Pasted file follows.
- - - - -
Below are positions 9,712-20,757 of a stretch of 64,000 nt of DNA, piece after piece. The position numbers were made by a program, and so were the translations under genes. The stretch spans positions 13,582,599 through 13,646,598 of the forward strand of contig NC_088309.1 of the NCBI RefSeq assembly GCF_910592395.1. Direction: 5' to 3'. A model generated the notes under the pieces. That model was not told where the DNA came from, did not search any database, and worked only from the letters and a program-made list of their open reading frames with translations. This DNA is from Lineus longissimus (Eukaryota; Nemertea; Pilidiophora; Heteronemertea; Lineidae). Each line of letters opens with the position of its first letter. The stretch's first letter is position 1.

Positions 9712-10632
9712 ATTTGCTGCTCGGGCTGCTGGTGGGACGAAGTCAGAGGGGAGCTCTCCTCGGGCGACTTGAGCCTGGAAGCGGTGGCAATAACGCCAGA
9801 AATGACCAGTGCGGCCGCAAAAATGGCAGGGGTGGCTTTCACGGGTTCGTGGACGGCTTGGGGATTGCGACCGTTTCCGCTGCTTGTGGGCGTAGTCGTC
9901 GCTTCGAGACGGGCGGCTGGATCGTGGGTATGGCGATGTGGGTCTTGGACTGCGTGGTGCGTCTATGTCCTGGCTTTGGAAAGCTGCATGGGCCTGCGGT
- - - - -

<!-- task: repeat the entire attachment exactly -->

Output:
Below are positions 9,712-20,757 of a stretch of 64,000 nt of DNA, piece after piece. The position numbers were made by a program, and so were the translations under genes. The stretch spans positions 13,582,599 through 13,646,598 of the forward strand of contig NC_088309.1 of the NCBI RefSeq assembly GCF_910592395.1. Direction: 5' to 3'. A model generated the notes under the pieces. That model was not told where the DNA came from, did not search any database, and worked only from the letters and a program-made list of their open reading frames with translations. This DNA is from Lineus longissimus (Eukaryota; Nemertea; Pilidiophora; Heteronemertea; Lineidae). Each line of letters opens with the position of its first letter. The stretch's first letter is position 1.

Positions 9712-10632
9712 ATTTGCTGCTCGGGCTGCTGGTGGGACGAAGTCAGAGGGGAGCTCTCCTCGGGCGACTTGAGCCTGGAAGCGGTGGCAATAACGCCAGA
9801 AATGACCAGTGCGGCCGCAAAAATGGCAGGGGTGGCTTTCACGGGTTCGTGGACGGCTTGGGGATTGCGACCGTTTCCGCTGCTTGTGGGCGTAGTCGTC
9901 GCTTCGAGACGGGCGGCTGGATCGTGGGTATGGCGATGTGGGTCTTGGACTGCGTGGTGCGTCTATGTCCTGGCTTTGGAAAGCTGCATGGGCCTGCGGT